Quarterly Newsletter – Q2 2010
Posted on 7 Jul 2010
Laven Celebrates its 5th Birthday!
The Laven group, founded by Jérôme de Lavenère Lussan, CEO, in 2005, celebrated its fifth birthday this year.
During the past five years, Laven has expanded from just one firm to a group with offices in the UK, Switzerland, Luxembourg and the Caribbean. The Laven group, as hedge fund and fund management consultants, now provides services covering regulatory compliance, law, tax, operational due diligence and corporate services.
The recent years have seen considerable growth within the group overseeing the successful launch of offices in Geneva in 2007, Barbados in 2008 and Luxembourg in 2009. With the opening of the global offices and the gradual development of services, we have constantly driven to meet client demands and quickly reacted to changes in the industry. We foresaw demand for better regulation; developing FSA, FINMA and CSSF dedicated units, anticipating the growth of UCITS III in Luxembourg and the move of managers out of the UK notably to Switzerland. We have become acclaimed for our proactivity and practical advice – principles which are instilled within the firm and the members of our team.
During the last five years Laven has won the Best Regulatory Advisory Firm award at the HFM Week Service Provider Awards in 2009 and also acquired the much coveted ISO 9001:2008 certificate for its Independent Process of Operational Due Diligence (IPODD). The ISO recognition acknowledges that Laven’s IPODD services follow the highest standards of review and analysis as well as maintaining an exemplary level of customer satisfaction.
Furthermore, Laven’s frequent appearances on the media circuit have enabled the firm to participate in a diverse range of programmes, for example as FSA experts on Bloomberg TV and on Resonance FM’s “N@ked Short Club”, as well as writing for the leading financial press. Having regularly provided articles for the FT, the Economist and City A.M. we are currently in the process of writing a book on operational due diligence which is due to be published later this year by Pearson Education. Other Laven publications include an array of research papers in addition to contributions to books and newsletters. A year ago we also launched a popular monthly update on the proposed Alternative Investment Fund Managers (AIFM) Directive, which has been well received by the industry and has been picked up by the press for its useful content.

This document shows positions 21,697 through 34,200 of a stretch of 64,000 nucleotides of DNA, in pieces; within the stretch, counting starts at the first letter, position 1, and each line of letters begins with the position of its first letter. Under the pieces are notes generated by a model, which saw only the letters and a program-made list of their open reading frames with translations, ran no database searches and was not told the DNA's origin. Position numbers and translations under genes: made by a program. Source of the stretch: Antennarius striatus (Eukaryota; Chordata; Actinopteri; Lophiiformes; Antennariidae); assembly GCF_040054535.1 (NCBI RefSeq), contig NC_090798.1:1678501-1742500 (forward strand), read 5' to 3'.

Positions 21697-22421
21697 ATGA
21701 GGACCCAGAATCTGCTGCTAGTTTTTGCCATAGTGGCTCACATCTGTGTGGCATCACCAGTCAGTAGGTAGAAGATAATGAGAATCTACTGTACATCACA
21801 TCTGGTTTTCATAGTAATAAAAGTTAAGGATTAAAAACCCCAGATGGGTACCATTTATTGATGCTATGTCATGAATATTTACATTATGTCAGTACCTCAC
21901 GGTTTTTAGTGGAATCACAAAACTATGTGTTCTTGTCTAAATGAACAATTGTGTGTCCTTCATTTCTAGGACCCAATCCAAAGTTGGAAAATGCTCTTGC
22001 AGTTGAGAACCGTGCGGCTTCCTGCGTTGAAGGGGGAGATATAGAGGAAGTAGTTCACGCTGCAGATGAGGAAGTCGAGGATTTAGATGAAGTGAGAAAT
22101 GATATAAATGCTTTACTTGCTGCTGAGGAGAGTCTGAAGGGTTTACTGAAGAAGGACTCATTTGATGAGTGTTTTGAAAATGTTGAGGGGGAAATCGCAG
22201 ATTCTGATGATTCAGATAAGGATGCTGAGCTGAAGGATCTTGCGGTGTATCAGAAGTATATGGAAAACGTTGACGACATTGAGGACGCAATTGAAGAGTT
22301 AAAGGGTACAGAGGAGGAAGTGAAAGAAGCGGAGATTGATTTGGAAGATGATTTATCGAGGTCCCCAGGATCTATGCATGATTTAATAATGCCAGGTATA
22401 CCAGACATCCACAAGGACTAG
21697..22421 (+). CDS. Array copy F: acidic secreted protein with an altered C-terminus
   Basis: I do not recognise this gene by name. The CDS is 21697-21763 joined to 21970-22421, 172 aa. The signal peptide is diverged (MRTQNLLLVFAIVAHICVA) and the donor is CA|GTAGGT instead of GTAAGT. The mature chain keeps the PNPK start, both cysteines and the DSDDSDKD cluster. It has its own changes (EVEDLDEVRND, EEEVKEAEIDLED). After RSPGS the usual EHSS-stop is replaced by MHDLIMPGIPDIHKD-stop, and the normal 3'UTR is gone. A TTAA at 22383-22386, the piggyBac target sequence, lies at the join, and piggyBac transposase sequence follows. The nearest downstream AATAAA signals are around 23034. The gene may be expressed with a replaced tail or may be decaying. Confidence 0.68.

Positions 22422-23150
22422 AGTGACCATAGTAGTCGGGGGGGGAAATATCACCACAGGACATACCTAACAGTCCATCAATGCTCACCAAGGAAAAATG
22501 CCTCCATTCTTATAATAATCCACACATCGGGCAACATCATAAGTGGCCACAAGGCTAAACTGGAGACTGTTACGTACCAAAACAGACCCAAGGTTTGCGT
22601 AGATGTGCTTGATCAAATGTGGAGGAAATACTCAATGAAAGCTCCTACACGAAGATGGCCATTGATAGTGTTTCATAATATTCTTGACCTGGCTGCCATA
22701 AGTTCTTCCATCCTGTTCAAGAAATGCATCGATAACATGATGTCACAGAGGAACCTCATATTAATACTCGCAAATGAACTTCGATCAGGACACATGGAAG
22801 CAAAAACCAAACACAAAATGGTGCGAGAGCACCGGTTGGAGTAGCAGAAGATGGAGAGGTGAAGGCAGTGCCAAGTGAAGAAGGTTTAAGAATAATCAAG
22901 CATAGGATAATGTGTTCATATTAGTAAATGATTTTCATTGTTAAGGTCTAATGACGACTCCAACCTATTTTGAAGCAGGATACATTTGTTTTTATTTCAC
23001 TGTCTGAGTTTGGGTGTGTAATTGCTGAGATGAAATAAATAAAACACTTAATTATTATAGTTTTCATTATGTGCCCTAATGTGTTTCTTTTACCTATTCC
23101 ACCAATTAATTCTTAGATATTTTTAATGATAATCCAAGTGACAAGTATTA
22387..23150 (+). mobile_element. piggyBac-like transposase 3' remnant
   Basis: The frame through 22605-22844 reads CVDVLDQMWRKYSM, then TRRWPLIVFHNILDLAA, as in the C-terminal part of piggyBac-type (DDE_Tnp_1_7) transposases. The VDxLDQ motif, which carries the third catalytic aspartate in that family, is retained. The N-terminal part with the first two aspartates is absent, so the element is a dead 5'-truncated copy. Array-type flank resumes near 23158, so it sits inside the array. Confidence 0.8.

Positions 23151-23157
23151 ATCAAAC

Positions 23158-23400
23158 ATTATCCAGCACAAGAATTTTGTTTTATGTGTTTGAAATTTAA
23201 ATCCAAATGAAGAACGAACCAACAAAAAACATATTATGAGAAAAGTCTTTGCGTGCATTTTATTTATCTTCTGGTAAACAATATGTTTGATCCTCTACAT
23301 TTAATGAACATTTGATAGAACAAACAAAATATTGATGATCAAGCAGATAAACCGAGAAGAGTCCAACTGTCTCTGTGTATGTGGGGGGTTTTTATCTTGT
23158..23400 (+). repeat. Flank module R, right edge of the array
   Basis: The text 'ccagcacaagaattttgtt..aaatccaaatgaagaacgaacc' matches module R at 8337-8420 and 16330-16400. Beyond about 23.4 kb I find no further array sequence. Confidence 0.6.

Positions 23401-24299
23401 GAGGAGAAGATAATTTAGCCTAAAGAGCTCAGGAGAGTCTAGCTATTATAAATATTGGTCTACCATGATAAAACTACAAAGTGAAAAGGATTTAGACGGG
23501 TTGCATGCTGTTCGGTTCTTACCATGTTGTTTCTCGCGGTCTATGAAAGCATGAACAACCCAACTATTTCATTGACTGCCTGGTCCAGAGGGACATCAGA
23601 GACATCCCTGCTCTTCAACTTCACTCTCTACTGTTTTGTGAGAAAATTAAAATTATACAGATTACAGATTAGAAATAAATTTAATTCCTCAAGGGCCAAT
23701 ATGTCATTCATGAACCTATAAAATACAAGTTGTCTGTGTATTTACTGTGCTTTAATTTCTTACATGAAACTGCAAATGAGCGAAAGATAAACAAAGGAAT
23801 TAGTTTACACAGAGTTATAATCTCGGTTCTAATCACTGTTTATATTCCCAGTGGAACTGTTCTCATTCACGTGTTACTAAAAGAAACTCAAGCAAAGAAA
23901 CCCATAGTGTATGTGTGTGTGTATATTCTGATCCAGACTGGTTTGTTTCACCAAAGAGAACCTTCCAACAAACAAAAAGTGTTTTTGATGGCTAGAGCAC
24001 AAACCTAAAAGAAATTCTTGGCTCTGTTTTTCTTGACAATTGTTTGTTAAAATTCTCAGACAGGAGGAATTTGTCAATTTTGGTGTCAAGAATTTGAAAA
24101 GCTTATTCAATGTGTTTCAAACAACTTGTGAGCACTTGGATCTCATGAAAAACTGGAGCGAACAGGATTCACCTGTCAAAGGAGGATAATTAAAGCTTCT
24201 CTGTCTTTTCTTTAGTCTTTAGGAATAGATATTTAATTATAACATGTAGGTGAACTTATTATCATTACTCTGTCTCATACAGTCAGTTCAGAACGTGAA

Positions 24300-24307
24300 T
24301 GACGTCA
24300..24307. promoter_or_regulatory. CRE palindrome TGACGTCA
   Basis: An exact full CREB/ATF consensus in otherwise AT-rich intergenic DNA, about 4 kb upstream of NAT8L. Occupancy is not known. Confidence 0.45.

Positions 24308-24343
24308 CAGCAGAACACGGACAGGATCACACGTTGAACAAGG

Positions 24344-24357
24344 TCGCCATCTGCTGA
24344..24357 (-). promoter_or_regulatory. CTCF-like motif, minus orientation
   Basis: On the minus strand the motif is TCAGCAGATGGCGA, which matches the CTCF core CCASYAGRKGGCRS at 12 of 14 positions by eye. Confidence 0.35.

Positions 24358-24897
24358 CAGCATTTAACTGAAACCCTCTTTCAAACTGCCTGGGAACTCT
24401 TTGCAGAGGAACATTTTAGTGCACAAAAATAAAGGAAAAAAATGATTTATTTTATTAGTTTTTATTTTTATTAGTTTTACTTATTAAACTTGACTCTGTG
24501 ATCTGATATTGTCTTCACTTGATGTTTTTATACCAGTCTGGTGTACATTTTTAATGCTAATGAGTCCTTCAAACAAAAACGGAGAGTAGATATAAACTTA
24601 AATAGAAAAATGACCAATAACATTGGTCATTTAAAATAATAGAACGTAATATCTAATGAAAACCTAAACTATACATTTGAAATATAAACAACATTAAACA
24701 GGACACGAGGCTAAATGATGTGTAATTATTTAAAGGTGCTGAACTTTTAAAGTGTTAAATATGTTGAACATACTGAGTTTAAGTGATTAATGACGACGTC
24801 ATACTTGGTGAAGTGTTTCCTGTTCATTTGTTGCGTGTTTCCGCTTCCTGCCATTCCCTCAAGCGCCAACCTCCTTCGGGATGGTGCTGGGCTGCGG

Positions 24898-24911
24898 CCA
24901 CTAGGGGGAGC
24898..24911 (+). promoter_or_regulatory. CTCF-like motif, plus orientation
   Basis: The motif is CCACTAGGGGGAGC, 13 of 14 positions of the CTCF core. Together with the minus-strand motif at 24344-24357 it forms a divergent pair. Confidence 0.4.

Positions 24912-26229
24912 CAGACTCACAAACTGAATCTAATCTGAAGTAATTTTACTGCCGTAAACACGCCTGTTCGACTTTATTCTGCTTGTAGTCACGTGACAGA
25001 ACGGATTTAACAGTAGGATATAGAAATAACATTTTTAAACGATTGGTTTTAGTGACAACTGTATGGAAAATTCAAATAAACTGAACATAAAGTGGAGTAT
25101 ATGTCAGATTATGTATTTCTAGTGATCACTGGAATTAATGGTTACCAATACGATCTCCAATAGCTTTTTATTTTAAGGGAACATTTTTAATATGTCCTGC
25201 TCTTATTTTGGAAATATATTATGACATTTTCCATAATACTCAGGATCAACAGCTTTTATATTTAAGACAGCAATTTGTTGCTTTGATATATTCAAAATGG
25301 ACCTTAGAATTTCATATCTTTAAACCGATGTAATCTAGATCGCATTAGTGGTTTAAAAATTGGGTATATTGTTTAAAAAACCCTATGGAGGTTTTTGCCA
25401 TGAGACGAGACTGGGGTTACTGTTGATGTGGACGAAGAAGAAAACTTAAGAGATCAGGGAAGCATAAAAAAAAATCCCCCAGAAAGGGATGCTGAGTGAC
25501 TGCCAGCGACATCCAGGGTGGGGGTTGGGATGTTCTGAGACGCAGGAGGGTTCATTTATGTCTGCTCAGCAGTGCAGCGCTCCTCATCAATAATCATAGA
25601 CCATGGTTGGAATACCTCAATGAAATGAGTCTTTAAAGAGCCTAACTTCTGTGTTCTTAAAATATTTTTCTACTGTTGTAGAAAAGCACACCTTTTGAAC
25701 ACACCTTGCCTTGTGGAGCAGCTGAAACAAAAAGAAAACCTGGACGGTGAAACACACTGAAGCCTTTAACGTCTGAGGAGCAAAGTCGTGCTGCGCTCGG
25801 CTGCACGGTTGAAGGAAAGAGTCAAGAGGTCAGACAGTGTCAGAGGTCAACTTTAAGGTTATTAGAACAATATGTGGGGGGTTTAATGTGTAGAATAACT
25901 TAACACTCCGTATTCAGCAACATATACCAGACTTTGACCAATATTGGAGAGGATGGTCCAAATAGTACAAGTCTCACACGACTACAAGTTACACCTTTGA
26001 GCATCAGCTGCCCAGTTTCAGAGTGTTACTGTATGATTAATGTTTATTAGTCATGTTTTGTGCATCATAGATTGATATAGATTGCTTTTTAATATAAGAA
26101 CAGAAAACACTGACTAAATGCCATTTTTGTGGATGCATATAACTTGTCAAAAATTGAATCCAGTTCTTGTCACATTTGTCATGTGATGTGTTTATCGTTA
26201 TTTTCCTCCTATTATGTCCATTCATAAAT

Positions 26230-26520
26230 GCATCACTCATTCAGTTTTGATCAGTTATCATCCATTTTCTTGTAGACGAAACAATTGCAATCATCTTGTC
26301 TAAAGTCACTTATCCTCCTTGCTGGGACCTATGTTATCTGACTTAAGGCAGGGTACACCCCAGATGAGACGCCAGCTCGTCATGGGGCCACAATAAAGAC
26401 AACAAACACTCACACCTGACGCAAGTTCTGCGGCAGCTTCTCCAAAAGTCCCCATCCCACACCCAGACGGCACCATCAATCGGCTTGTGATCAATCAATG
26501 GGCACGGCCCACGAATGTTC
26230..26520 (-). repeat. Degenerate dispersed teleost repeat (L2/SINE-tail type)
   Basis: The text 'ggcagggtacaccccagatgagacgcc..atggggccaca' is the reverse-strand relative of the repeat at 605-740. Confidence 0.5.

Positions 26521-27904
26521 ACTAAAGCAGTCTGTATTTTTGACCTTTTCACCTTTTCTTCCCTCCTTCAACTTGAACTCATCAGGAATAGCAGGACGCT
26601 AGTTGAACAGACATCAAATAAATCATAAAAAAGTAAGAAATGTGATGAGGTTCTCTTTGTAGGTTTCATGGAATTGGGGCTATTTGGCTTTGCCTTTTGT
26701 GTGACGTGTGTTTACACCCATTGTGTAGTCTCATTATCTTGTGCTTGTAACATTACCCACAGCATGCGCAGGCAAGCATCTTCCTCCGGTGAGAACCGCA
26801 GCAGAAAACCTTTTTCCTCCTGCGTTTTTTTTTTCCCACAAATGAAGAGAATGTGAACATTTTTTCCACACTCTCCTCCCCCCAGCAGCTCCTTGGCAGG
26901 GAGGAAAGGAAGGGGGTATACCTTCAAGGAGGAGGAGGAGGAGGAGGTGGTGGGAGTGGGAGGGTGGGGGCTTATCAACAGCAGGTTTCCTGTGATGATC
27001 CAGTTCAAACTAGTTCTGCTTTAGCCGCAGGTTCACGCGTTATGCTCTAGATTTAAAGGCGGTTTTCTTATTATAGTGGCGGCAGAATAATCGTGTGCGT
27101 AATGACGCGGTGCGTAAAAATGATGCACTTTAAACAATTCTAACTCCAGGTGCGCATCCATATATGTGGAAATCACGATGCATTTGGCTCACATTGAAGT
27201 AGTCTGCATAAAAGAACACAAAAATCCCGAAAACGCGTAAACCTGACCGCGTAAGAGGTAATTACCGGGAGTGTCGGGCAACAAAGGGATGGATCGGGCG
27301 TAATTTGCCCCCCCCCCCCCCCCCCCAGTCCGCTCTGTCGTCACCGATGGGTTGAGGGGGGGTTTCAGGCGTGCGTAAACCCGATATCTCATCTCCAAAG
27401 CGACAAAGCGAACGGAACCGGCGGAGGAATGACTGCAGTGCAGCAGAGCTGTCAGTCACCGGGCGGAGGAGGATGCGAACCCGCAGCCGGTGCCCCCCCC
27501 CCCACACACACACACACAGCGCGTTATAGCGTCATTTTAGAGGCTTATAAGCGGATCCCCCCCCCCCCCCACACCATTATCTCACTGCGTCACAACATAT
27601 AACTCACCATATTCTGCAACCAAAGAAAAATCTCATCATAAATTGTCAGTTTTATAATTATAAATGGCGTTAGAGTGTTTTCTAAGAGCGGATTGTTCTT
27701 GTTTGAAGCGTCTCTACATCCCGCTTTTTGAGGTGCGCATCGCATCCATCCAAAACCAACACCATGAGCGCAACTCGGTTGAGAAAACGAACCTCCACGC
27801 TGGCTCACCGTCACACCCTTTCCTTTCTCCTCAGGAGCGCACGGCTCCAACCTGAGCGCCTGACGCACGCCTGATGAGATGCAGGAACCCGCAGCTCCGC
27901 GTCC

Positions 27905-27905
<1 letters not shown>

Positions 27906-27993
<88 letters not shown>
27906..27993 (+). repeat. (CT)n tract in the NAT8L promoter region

Laven has continued to participate in a wide range of conferences across the globe, the most recent ones being the Redomiciliation of Managers conference which took place at the beginning of 2010 in London, Geneva and Luxembourg, as well as the Hedge Fund Regulation, Reporting & Controls conference in February 2010. We have also organised a variety of our own breakfast seminars, occasionally collaborating with established industry players such as PricewaterhouseCoopers and Lobard Odier Darier Hentsch & Cie.
Furthermore, Laven’s strong connections with the financial regulatory bodies (the FSA, CSSF, AMF, FINMA, MAS, and SEC) have helped make the firm one of the leading consultancies with regards to issues affecting asset managers and other financial institutions. Other professional memberships include Laven Advisors LLP as a member of the Alternative Investment Managers Association (AIMA) and Jerome as a member of the International Tax Planning Association (ITPA).
With the next five years in view, we look forward to continuing to stay in touch with our clientele and friends maintaining our dialogue with industry professionals and bodies as well as with government officials, anticipating changes in financial services and providing the asset management industry with solutions of the highest of quality.
Laven Partners Comments on the Abolition of the FSA
The Chancellor George Osborne announced in June plans to abolish the FSA and move regulatory powers to the Bank of England. The Chancellor said the FSA had become a narrow regulator, and that no one was controlling levels of debt and that when the crunch came no one knew who was in charge.